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Tuesday, 19 October, 1999, 12:32 GMT 13:32 UK
Renaissance machines are reborn
The flying machine has a wingspan over 10 metres
The Renaissance produced some of the finest painters in history - of that there is little doubt. But if you visit a major new exhibition at the Science Museum in London, UK, it will quickly become apparent that some of these artists were also equally brilliant engineers.

The Art of Invention: Leonardo and Renaissance Engineers has come to London via Paris, Florence and New York.

The exhibiton has drawings of Leonardo's robot
It might be subtitled Mechanical Marvels. On display are about 40 working machines that were designed at the dawn of modern science, 500 years ago.

The most stunning realisation is Leonardo da Vinci's flying machine. The giant, mechanical bird, with its pilot, swoops over the entrance to the exhibition. Leonardo knew it would never fly, but he wanted to understand some of the mechanical principles that might get people into the air.

It is this scholarship which is apparent in all the models on display. There is a paddle boat by Francesco di Giorgio; a bronze-and-copper "surprise" fountain in the form of a barmaid, by an anonymous artist-engineer; and a variety of revolving cranes and hoists used by Filippo Brunelleschi to build the dome of Florence's cathedral.

We are even invited to visualise Leonardo's designs for a warrior robot.

Brunelleschi used his crane to lift stone on to Florence's cathedral
"In those days, artists, engineers and inventors were the same people," says Dr Suzanne Keene, project director at the Science Museum. "It's a strange thought for us today. It's the marriage of arts and science which is the real message that comes out of the exhibition."

The models come from the Institute and Museum of History of Science in Florence. Its director, Paulo Galluzzi, and a team of scholars spent several years studying countless drawings and manuscripts, many of which had simply been buried in archives.

"We commissioned the best craft workers in Florence to construct the models, working in the same way and with the same materials as the craftsmen of the 15th century," says Professor Galluzzi.

"We also decided that to help people understand these things, we should use our modern-day language, which is the computer. So we began to develop multimedia presentations, including computer animation."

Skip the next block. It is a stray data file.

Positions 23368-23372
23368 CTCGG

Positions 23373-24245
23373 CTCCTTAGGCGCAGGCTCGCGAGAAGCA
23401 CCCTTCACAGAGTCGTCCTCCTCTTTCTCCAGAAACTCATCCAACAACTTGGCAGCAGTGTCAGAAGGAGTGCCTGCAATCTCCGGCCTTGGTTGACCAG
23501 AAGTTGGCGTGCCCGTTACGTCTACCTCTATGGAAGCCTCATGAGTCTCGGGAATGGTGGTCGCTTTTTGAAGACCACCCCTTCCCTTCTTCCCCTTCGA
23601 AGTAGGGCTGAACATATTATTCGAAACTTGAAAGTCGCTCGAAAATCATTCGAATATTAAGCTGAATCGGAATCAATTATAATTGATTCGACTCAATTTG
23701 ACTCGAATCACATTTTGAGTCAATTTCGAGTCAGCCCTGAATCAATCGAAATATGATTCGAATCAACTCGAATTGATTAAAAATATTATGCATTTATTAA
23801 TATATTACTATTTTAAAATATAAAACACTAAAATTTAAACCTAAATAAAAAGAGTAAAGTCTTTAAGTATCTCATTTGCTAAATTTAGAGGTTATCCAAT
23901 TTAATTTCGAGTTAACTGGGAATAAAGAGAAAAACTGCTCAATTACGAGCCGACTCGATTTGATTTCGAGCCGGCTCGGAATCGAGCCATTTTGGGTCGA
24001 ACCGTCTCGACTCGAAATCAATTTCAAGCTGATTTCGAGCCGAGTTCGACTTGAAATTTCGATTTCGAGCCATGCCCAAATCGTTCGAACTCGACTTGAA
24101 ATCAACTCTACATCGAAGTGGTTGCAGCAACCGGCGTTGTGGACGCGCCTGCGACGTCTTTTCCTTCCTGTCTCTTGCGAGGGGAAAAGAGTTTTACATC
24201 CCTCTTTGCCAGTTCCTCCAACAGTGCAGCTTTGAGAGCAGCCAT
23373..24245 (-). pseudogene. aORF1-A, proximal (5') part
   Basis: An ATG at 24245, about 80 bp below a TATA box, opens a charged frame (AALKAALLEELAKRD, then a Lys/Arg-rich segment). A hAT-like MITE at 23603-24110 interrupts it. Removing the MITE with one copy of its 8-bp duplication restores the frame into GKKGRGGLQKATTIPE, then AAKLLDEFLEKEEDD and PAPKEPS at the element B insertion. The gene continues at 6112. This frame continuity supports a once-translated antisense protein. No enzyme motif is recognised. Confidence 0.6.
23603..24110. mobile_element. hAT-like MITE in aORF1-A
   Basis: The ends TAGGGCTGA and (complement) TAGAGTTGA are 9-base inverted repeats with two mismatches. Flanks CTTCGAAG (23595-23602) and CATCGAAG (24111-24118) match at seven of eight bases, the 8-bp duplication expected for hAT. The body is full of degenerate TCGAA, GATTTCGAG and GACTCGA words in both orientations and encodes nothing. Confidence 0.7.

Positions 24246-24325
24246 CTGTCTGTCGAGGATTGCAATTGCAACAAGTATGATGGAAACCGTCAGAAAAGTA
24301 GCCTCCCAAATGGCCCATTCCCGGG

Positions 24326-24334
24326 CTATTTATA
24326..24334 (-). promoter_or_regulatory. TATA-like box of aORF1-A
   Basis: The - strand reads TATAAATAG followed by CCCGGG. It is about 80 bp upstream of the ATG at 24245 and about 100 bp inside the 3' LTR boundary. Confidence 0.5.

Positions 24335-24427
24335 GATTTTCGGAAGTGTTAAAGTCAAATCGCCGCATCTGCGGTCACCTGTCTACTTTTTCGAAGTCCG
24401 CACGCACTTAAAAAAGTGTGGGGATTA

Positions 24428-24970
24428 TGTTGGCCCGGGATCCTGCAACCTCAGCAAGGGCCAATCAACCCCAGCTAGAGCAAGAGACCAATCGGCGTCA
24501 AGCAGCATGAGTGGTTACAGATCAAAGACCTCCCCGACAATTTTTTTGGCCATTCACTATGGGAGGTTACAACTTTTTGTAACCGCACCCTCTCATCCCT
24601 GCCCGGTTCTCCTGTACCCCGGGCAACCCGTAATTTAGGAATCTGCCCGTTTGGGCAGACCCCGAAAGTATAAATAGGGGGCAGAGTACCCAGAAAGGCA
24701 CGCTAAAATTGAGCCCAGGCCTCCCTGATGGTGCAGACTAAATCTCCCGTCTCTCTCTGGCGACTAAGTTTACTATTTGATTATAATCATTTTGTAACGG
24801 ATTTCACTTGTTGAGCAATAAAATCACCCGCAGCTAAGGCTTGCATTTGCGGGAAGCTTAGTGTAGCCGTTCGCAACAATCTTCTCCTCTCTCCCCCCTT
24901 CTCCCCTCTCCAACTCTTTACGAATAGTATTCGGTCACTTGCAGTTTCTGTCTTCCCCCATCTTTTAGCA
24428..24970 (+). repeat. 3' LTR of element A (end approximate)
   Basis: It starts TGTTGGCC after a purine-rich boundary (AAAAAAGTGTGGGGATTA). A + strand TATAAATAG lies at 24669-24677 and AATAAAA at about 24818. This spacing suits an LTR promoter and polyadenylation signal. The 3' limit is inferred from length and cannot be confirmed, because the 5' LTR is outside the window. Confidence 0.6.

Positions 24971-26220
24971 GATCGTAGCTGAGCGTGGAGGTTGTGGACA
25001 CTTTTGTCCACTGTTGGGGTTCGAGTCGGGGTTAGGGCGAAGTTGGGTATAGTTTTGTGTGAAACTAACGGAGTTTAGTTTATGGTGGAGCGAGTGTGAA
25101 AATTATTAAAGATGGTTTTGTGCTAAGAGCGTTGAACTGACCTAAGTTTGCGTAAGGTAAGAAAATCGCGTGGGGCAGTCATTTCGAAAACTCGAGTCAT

Many machines were used by the military

This is done at the exhibition through workstations and three giant screens that animate the drawings. "We bring them to life before your eyes," says Dr Keene.

The drawings are also exhibited as large-scale, silkscreen reproductions.

The exhibition is divided into three sections. The first concentrates on Filippo Brunelleschi (1377-1446). The second concentrates on the artist-engineer-authors of Siena, principally Mariano di Iacopo, known as Taccola (1382-1458) and Francesco di Giorgio (1439-1501).

The third section is devoted to Leonardo da Vinci (1452-1519) himself.

Drawings and manuscripts were tucked away in archives
The entire exhibition covers a remarkable period in history.

"The artist-engineers became cultivated people," says Professor Galluzzi. "With Leonardo, they arrive at the status of philosophers - which is the end of the metamorphosis from the trivial craftsman to the intellectual."

Twenty-five institutions throughout the world have expressed interest in hosting the exhibition, which will continue to travel until the end of 2001. It will then be put on permanent display in a major Italian venue.

The exhibition runs until 24 April, 2000.

All images are taken from the CD-ROM that has been produced to accompany the exhibition.

Leonardo even designed crash safety systems

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